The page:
Harvey Wienstein meets the court of public opinion.

The news that Harvey Weinstein has been granted an appeal of his 2020 conviction of rape and other sexual assaults should gladden the heart of anyone who believes in justice. It probably won’t but it should. The decision to grant his appeal isn’t an opportunity for him to protest his innocence, but more one that is based on his defence teams claim that he didn’t get a fair trial. The New York Sate of Appeals clearly decided that enough evidence was presented to them to warrant closer scrutiny of their assertion that he didn’t get a fair trial. Thats it.

The right to a far trial, together with a presumption of innocence, is rather like free speech. It either applies to everyone, regardless of what they are alleged to have done, or it applies to no-one. Its that simple. And the right to a fair trial should be a cornerstone of the judicial system of a state country that isn’t shy about admonishing other countries for their somewhat flexible interpretation of those principles.

But, as the song said ‘Times they are a changing’, and the times are indeed troubling. Now, one has to be merely alleged to have done something and if enough people believe it to be true, or if enough of the right people can whip up a social media outcry that makes others believe the allegation true, then that presumption of innocence is worthless as the hot air of those who proclaim guilt. Allegations are just that, allegations. Some have more credibility than others certainly but they are not in and of themselves evidence of anything. Does anyone remember Carl Beech?

It’s always baffled me when a judge instructs a jury to put out of their mind everything they seen or heard about the trial they are to give a verdict on, not to discuss the evidence with anyone and to ignore any coverage of it. To me that is as likely to happen as when a judge instructs a jury to disregard something a witness has just said, or when witnesses swear to tell the truth. What is truth, when everyone is now entitled to claim their own version of it.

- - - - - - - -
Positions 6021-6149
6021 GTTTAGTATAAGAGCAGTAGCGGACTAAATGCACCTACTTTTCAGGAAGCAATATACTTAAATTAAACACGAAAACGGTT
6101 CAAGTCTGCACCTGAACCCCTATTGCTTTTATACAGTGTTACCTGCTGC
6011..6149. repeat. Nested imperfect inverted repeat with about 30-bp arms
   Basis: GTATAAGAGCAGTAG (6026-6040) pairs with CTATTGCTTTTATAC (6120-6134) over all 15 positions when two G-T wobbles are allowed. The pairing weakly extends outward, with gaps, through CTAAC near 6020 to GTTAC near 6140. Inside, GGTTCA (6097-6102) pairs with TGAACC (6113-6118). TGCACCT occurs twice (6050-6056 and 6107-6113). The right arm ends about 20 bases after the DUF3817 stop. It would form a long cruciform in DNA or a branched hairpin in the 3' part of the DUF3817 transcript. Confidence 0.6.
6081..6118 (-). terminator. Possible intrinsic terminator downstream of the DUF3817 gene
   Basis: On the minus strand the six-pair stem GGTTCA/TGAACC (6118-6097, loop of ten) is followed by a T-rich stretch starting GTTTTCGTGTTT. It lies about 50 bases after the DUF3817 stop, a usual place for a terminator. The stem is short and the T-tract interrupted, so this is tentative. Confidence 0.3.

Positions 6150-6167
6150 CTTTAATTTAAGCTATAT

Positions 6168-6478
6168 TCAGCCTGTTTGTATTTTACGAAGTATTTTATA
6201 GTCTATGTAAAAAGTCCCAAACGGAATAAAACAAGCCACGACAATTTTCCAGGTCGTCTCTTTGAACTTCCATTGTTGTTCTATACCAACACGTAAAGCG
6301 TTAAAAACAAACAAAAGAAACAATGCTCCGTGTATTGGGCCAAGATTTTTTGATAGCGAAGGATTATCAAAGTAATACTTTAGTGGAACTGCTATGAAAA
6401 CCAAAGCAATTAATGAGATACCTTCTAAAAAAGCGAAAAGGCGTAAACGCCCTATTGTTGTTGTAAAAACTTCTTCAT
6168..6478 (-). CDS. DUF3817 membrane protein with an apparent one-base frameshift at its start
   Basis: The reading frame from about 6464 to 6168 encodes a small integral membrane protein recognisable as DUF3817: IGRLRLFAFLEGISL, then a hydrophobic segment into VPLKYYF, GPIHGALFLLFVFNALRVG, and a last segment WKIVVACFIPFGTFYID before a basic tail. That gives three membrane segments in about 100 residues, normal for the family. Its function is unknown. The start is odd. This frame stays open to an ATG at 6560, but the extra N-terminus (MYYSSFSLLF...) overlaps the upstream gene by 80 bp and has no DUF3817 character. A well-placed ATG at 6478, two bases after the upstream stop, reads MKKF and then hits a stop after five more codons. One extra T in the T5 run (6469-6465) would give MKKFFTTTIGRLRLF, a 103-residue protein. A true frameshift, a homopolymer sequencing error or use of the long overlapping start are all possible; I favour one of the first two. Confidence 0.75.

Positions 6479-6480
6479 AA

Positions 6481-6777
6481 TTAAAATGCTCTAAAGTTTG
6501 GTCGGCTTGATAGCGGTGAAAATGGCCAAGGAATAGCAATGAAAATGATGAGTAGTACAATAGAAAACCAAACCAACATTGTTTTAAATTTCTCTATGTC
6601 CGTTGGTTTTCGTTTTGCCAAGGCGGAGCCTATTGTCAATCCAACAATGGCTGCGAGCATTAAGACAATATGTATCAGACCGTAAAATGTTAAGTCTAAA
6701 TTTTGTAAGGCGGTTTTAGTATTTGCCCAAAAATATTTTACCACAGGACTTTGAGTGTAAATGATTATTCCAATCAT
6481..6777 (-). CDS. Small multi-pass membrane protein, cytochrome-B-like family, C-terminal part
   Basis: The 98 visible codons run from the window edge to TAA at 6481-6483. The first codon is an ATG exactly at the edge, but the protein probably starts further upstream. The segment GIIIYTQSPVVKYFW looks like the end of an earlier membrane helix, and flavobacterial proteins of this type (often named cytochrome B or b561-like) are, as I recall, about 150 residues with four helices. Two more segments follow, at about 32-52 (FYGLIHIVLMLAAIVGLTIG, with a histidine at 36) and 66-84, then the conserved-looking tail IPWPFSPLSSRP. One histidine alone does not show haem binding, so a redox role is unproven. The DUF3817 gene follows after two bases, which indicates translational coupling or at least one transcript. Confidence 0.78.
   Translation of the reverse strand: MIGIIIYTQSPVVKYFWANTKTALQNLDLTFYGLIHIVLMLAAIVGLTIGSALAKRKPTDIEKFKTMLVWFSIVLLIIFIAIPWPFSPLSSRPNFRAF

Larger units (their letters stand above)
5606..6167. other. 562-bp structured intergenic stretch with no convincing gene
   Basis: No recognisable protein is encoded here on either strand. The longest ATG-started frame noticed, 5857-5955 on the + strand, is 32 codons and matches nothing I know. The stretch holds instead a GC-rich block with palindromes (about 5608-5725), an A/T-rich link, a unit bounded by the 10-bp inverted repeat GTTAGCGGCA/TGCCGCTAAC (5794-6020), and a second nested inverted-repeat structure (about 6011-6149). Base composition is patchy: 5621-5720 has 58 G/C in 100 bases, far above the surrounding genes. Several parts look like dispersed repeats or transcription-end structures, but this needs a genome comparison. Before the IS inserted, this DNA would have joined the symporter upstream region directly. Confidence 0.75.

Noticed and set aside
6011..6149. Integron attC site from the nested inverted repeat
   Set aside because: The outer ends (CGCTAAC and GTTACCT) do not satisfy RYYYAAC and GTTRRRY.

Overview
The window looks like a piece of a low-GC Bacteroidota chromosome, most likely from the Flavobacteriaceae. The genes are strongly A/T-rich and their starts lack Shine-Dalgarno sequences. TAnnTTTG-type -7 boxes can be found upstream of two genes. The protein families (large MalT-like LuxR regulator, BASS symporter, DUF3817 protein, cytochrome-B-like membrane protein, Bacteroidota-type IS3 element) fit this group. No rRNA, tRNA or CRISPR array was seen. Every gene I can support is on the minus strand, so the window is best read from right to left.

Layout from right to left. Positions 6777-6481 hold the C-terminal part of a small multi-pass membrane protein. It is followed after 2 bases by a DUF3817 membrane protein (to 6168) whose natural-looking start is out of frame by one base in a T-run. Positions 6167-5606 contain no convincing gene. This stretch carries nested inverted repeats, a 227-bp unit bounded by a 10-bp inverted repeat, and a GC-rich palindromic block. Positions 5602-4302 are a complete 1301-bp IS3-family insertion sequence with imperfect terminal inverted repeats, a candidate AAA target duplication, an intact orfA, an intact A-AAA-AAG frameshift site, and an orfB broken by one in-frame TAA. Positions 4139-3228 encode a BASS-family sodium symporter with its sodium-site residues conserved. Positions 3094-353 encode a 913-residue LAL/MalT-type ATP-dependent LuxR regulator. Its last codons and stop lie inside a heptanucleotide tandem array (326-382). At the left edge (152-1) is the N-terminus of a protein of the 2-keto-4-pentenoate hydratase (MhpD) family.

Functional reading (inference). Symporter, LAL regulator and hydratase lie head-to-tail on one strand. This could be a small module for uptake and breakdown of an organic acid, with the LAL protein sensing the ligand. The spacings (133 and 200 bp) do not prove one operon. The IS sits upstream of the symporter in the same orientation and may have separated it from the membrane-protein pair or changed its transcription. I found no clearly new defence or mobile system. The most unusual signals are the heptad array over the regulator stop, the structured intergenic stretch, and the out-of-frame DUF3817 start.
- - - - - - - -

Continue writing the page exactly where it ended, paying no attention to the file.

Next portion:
My point is that a jury is aware that some trials are more controversial than others. How could they not be? They are members of the same society and subject to the same prevailing cultural orthodoxies that hold sway in the society in which the trial is taking place. Likewise, they will be aware of the impact both on them and wider society of their verdict If the trial is controversial enough and inflames passions sufficiently, that there’ll be protesters angrily demanding this or that, claiming that the verdict proves this or that. Certainly in America and therefore, soon enough, here.

So it’s foolish in the extreme to imagine that jurors are unaware of this, that it plays no part in their determination of innocence or guilt. That they can ignore the sounds of an angry mobs outside the court building and the police needed to separate them? Remain blissfully unaware of what people are saying on social media and which conventional media then reports on? I know I couldn’t.

I’m not saying that I think Harvey Weinstein is innocent. I don’t know if he he is or isn’t, and more importantly, neither does anyone else. Of greater importance is not only that he gets a fair trial, but that he’s seen to get one. He, like every other American is entitled to a fair trial. Whether he’ll get one second time around is another matter.